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The HagueInternational Court of Justice

International Court of Justice

International Court of Justice
Peace Palace
2517 KJ The Hague
The Netherlands
Telephone +31(0)70 302 23 23
Telefax +31(0)70 364 99 28
Telex 32323

The International Court of Justice

The International Court of Justice is the principal judicial organ of the United Nations. Its seat is at the Peace Palace in The Hague (Netherlands). It began work in 1946, when it replaced the Permanent Court of International Justice which had functioned in the Peace Palace since 1922. It operates under a Statute largely similar to that of its predecessor, which is an integral part of the Charter of the United Nations.

Functions of the Court

The Court has a dual role: to settle in accordance with international law the legal disputes submitted to it by States, and to give advisory opinions on legal questions referred to it by duly authorized international organs and agencies.


The Court is composed of 15 judges elected to nine-year terms of office by the United Nations General Assembly and Security Council sitting independently of each other. It may not include more than one judge of any nationality. Elections are held every three years for one-third of the seats, and retiring judges may be re-elected. The Members of the Court do not represent their governments but are independent magistrates.

The judges must possess the qualifications required in their respective countries for appointment to the highest judicial offices, or be jurists of recognized competence in international law. The composition of the Court has also to reflect the main forms of civilization and the principal legal systems of the world.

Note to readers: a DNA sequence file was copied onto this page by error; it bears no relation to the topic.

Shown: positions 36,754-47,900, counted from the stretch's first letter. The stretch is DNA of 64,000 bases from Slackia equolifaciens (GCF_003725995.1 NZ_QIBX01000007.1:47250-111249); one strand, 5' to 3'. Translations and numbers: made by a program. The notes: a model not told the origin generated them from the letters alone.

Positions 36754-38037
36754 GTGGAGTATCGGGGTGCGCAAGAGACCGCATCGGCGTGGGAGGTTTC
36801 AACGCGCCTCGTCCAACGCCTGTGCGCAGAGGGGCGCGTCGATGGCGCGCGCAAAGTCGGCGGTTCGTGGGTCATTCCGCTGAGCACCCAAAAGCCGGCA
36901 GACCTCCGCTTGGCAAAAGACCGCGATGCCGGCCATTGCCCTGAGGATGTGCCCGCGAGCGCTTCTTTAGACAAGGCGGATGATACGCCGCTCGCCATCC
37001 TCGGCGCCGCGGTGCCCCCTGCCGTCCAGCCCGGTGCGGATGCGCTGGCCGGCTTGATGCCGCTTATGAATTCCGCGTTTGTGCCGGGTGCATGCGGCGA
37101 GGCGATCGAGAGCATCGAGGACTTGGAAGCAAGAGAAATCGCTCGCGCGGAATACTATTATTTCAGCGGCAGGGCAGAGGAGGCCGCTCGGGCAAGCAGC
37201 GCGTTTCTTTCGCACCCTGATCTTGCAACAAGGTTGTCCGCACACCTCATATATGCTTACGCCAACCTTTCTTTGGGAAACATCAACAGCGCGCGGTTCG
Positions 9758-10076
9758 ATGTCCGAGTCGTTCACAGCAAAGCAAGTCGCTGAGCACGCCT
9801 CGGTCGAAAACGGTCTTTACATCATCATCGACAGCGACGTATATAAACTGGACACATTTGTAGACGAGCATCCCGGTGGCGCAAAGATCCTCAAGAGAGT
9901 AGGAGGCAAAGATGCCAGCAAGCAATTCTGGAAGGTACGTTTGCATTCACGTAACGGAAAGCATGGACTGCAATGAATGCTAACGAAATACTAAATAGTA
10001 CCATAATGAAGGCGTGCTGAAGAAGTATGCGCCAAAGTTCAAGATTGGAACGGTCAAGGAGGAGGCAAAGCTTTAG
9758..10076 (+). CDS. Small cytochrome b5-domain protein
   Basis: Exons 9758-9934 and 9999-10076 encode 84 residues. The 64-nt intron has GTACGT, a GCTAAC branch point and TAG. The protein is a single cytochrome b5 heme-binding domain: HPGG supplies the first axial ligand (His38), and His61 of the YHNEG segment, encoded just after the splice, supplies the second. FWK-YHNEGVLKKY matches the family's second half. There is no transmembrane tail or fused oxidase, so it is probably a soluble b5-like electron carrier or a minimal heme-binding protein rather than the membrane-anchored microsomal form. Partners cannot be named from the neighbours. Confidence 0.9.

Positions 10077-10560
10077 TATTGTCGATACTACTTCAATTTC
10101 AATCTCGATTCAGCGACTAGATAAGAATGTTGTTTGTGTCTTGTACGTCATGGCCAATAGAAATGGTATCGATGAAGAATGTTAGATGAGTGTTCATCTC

When the Court does not include a judge possessing the nationality of a State party to a case, that State may appoint a person to sit as a judge ad hoc for the purpose of the case.

The present composition of the Court is as follows: President Shi Jiuyong (China); Vice-President Raymond Ranjeva (Madagascar); Judges Gilbert Guillaume (France); Abdul G. Koroma (Sierra Leone) ; Vladlen S. Vereshchetin (Russian Federation); Rosalyn Higgins (United Kingdom); Gonzalo Parra-Aranguren (Venezuela); Pieter H. Kooijmans (Netherlands); Francisco Rezek (Brazil); Awn Shawkat Al-Khasawneh (Jordan); Thomas Burgenthal (United States of America); Nabil Elaraby (Egypt); Hisashi Owada (Japan); Bruno Simma (Germany) and Peter Tomka (Slovakia).

The Registrar of the Court is Mr. Philippe Couvreur, of Belgian nationality, and the Deputy-Registrar is Mr. Jean-Jacques Arnaldez, of French nationality.

Contentious cases between States

The Parties

Only States may apply to and appear before the Court. The Member States of the United Nations (at present numbering 191) are so entitled.


The Court is competent to entertain a dispute only if the States concerned have accepted its jurisdiction in one or more of the following ways:

  1. by the conclusion between them of a special agreement to submit the dispute to the Court;
  2. by virtue of a jurisdictional clause, i.e., typically, when they are parties to a treaty containing a provision whereby, in the event of a disagreement over its interpretation or application, one of them may refer the dispute to the Court. Several hundred treaties or conventions contain a clause to such effect;
  3. through the reciprocal effect of declarations made by them under the Statute whereby each has accepted the jurisdiction of the Court as compulsory in the event of a dispute with another State having made a similar declaration. The declarations of 63 States are at present in force, a number of them having been made subject to the exclusion of certain categories of dispute.